Don't expect Kansas law-makers to skip their annual abortion debate this year just because of the slaying of abortion provider George Tiller.
It's likely that many law-makers who supported tougher restrictions on late-term abortions will try again this year. After all, they say, new rules could prevent another abortion provider from opening a new late-term abortion clinic in Kansas, or at least put new rules in place first.
And two weeks before the 2010 session begins, Sen. Tim Huelskamp is saying he'll try again to prohibit any tax dollars from going to Planned Parenthood of Kansas and Mid-Missouri.
Huelskamp, a Fowler Republican, pushed to de-fund Planned Parenthood last year. The measure passed the Legislature but was vetoed by Gov. Mark Parkinson, a Democrat.
The money going to Planned Parenthood is actually a federal grant that goes to a variety of health clinics and organizations. By law the money can't be spent on abortion-related services. Instead it pays for birth control, testing for sexually transmit-ted diseases and other serv-ices for low-income women.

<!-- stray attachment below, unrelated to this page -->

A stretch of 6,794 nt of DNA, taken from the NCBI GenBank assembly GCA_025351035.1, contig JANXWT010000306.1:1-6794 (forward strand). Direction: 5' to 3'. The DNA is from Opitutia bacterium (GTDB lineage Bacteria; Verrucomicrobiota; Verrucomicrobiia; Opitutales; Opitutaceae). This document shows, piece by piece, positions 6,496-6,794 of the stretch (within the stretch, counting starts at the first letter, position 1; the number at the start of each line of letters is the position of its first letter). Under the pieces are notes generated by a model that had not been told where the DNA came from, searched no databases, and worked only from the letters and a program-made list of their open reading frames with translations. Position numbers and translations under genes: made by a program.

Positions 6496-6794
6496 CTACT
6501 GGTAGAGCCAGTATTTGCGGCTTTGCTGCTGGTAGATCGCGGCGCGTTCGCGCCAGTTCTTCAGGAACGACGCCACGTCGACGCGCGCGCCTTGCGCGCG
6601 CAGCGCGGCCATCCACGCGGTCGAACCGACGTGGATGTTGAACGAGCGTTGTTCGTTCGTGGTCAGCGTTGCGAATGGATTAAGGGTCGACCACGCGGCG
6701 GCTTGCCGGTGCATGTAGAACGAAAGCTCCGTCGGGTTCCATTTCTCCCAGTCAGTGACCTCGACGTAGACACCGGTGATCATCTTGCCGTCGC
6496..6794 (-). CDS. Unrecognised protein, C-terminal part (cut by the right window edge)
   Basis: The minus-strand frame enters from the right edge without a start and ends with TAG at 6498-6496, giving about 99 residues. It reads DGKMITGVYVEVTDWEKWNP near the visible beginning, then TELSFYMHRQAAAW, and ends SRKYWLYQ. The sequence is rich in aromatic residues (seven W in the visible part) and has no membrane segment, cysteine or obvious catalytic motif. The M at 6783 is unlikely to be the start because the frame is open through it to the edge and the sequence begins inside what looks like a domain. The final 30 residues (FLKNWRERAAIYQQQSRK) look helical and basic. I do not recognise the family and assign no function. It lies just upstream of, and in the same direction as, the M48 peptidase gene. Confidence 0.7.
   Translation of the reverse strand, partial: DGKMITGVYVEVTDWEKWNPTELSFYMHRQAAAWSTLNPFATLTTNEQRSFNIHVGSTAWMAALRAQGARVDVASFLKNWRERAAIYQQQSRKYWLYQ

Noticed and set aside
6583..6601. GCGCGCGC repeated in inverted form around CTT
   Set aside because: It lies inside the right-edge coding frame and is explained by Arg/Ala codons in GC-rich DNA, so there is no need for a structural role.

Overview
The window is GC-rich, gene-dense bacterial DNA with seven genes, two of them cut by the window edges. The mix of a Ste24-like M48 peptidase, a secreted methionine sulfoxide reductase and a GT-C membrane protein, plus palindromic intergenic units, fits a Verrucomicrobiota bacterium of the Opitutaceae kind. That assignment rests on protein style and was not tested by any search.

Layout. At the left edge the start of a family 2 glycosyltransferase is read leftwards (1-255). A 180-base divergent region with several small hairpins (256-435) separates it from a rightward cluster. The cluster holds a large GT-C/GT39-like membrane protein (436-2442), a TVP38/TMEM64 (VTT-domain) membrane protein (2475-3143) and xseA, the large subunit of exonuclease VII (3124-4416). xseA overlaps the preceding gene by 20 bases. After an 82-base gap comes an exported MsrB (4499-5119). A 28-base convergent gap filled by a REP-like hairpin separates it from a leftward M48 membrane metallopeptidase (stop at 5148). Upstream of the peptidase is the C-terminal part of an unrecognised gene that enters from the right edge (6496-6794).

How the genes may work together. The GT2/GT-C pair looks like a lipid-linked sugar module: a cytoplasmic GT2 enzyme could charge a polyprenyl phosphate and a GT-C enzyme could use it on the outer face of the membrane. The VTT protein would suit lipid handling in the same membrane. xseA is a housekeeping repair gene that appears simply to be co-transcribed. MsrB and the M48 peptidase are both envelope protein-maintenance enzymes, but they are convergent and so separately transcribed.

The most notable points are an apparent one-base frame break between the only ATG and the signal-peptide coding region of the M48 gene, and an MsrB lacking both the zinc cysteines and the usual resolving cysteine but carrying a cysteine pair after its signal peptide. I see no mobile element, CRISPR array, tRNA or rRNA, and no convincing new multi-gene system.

Last year, Planned Parent-hood's portion amounted to $300,000.
Huelskamp said organizations that perform abortions should never receive any tax-payer subsidies, no matter what the money actually pays for.
"This is the right thing to do," Huelskamp said in an email. Funding Planned Parenthood "flies in the face of basic Kansas values... We need to get serious and let them know that they are no longer welcome at the public trough."
Tiller, whose clinic specialized in late-term abortion, was for years a lightning rod in the state's abortion debate. Lawmakers proposed laws designed to restrict his practice while he poured his own money into political races to support candidates that support abortion rights. He was shot and killed last spring in Wichita.